QTBIPoC have everything to offer to make this world a more just, abolitionist and non-oppressive place because we live at the intersections of the gendered cis-heteronormative colonial-racist capitalist matrix and often our experiences and creative intersectional struggles embody imaginaries and practices that are committed to freeing every single one of us and the environment.
So, listen up!
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Claiming this QTBIPoC space meant taking for granted that there are queers of color in the world, who are existing and surviving every day, creating crucial spaces, forging complicated politics.
Claiming this space meant taking for granted that some of us dare to do this work even in the racial and colonial university, meant not having to authenticate racism or diversify all white and straight departments. It was also a way of building bridges between academia and activism in the heart of a western university system that is very elitist. Our academic theories are not isolated and are deeply rooted in political practices.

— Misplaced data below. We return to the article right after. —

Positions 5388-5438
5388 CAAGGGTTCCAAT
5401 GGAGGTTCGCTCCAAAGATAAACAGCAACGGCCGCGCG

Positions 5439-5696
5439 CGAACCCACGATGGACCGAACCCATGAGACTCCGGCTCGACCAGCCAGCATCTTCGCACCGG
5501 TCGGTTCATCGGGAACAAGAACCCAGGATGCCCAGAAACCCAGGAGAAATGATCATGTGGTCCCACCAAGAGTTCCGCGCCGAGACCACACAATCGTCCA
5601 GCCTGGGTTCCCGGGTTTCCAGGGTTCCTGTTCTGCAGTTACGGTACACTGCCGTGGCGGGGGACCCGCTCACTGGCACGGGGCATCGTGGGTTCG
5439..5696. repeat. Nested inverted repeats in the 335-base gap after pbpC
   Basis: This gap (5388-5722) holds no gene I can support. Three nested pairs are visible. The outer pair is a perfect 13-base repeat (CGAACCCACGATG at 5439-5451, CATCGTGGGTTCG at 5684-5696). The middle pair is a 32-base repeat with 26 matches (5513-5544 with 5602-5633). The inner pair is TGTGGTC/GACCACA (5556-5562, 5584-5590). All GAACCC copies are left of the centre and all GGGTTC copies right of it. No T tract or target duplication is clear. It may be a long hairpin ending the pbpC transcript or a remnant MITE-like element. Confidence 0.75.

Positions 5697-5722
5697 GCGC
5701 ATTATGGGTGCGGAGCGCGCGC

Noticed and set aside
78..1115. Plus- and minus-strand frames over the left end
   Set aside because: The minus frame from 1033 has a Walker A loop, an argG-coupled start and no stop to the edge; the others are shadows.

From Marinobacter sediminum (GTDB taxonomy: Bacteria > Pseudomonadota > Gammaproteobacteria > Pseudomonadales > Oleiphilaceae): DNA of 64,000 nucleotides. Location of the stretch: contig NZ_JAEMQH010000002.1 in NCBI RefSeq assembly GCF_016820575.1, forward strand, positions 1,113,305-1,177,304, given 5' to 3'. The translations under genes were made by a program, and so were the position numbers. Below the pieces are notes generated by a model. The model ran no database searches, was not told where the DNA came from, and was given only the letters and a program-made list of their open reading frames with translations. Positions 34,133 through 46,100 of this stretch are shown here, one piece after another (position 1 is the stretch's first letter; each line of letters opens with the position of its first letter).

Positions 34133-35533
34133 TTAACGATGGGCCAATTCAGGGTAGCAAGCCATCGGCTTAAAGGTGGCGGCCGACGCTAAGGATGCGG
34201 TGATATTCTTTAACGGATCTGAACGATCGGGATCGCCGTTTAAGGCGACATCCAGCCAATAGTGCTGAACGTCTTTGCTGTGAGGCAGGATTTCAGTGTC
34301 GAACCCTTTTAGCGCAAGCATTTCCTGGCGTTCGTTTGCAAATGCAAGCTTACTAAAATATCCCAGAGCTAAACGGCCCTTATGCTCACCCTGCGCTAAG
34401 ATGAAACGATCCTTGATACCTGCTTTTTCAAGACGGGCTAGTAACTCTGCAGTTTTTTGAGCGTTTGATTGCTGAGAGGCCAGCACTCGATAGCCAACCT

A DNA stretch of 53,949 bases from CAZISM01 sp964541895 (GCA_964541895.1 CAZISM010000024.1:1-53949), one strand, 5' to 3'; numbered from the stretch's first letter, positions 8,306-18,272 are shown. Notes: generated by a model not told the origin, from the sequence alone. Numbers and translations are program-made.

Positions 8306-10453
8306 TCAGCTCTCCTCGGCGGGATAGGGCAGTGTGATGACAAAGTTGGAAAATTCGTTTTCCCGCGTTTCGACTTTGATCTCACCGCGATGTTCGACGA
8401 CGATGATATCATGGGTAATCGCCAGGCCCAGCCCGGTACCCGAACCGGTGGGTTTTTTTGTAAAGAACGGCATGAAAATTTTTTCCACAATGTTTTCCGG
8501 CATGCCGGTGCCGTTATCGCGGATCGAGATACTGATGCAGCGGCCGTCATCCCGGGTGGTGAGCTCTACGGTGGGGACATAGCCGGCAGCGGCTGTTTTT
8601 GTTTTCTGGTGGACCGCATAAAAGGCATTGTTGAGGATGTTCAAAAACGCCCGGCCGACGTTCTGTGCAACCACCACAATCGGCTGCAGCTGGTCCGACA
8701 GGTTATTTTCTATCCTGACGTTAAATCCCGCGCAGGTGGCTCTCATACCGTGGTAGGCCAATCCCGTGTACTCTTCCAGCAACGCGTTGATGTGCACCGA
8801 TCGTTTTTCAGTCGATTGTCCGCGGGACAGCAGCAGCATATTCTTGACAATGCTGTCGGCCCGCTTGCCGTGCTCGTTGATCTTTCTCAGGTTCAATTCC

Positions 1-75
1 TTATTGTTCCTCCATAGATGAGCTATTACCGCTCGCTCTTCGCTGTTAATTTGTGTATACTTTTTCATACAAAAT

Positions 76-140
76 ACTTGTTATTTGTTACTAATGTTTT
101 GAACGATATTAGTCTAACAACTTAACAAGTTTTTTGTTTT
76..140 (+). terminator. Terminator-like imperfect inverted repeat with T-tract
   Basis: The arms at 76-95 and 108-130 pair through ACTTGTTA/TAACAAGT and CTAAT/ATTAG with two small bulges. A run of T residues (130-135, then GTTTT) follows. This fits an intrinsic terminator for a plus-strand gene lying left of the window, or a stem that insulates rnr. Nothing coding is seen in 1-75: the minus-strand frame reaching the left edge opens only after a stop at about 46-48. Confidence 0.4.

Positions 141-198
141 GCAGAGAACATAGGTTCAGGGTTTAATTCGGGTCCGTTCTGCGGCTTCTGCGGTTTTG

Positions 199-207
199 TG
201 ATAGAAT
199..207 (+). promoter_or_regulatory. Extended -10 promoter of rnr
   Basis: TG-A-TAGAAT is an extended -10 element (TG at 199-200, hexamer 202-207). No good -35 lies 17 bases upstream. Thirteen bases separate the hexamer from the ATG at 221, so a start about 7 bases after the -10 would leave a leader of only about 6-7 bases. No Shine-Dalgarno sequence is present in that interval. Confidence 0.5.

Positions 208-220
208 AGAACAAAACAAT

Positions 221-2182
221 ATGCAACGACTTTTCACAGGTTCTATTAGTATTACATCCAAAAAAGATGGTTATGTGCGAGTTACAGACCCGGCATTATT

Claiming this space meant doing a bit less work trying to be translators, letting ourselves learn for our benefit and not for the benefit of the communities around us. Building reciprocal relationships, building alternatives to the dysfunctional institution.
Claiming this space meant talking about homonationalism, gay imperialism, queer gentrification and all the other messy complicated issues that we’re usually censored for. Talking about black and brown cis-heteropatriarchy even. Not being weighed down by the burden of representation for once. Having space for contradictions.
Claiming this space meant that there was a meaningful amount of time devoted to analysis of transphobia, anti-Blackness, and Islamophobia. Time to appreciate the capaciousness of these critiques beyond the sound-bite speed analyses that appear on progressive social media feeds.
Claiming this space meant being accountable instead of participating in the erasure of gender non-conforming and trans* BIPoC people.